Second Shoe of ACA Business Penalties Drops

The Internal Revenue Service (IRS) in late 2017 began issuing its first wave of Affordable Care Act (ACA) penalties to companies that failed to provide minimum essential health coverage to at least 70 percent of their employees in 2015.

IRS-sends-out-Obamacare-tax-penalty-noticesNow, the IRS is issuing a new round of penalties for companies that provided coverage but had at least one employee who qualified for a premium tax credit (PTC) because the policy was either not affordable or failed to offer minimum coverage.

The ACA took effect in 2014, but the Obama administration waived penalties on applicable large employers (ALEs) that year, and followed up in 2015 by reducing the coverage requirement to 70 percent of the workforce from the 95 percent written into the ACA’s Employer Shared Responsibility (ESR) provision.

As of June, the IRS had issued more than 30,000 claims totaling some $4.3 billion in penalties, along with an upcoming penalty notification onslaught for 2016 and beyond.

In subsequent years, yet to be assessed by the IRS, the 95-percent standard applies. While the Trump administration and Congress have discussed ending the penalty altogether, no official action has been taken and probably won’t before the November elections.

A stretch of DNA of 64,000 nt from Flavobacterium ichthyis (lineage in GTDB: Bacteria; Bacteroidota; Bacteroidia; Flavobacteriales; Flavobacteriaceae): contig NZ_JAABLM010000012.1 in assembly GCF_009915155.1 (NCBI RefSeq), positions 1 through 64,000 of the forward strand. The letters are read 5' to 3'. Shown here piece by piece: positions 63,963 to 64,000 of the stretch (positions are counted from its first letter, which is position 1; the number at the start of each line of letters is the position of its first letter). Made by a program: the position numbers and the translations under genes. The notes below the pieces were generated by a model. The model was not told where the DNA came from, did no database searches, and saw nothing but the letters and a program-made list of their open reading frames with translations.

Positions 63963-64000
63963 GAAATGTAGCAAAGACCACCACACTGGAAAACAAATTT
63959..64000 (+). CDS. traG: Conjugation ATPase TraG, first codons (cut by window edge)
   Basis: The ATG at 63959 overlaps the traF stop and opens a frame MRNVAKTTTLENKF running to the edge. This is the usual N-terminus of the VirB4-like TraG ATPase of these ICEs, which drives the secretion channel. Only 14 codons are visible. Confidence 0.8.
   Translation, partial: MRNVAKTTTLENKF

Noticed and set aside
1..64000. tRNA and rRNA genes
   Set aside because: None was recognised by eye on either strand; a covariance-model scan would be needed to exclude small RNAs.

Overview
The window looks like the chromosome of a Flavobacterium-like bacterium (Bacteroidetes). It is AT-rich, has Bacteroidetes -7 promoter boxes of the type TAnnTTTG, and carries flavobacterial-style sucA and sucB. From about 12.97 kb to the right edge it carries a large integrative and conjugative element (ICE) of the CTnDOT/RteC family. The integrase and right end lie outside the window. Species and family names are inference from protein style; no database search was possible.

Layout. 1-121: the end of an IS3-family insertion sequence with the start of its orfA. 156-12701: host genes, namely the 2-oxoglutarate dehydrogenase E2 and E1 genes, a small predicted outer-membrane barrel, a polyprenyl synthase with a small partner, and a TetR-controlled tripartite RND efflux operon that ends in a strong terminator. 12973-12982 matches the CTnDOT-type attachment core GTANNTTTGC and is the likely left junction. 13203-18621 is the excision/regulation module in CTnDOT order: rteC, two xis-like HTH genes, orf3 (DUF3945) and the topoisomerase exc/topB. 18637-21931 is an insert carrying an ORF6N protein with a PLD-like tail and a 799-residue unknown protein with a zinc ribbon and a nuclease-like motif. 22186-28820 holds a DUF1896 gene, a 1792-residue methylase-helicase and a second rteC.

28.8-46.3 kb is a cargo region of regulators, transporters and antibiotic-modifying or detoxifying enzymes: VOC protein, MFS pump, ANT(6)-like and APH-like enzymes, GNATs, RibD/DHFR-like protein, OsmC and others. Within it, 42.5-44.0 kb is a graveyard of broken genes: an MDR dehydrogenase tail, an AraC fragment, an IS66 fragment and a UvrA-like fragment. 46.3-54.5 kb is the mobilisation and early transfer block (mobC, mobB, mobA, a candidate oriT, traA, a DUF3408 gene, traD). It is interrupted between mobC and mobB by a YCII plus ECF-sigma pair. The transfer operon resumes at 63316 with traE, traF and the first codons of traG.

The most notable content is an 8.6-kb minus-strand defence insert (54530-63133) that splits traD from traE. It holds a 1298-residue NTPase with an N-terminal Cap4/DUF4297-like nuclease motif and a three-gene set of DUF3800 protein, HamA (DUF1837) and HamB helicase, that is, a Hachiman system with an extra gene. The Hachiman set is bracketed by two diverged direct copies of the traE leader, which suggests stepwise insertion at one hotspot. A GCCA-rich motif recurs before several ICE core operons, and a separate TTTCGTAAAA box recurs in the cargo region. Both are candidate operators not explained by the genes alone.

These ACA coverage penalties are known as Employer Shared Responsibility Payments (ESRPs). When a company is informed by the IRS that a penalty is being assessed, it has 30 days to challenge the ruling. If it fails to do so, the IRS will demand payment within 15 days.

Often, if a company is successful in challenging the penalty based upon percentage of employees covered, the IRS will then move to assess a PTC penalty. Just recently, moreover, it has been issuing PTC penalties even to companies that were never accused of percentage-of-coverage violations.

Regardless of the type of penalty being assessed, the IRS issues what it calls Letter 226J. For a detailed explanation of the various forms the IRS uses for ACA penalties, CLICK HERE.


NOTE: The details in this blog are provided for informational purposes only. All answers are general in nature and do not constitute legal advice. If legal advice or other expert assistance is required, the services of a competent professional should be sought. The author specifically disclaims any and all liability arising directly or indirectly from the reliance on or use of this blog.
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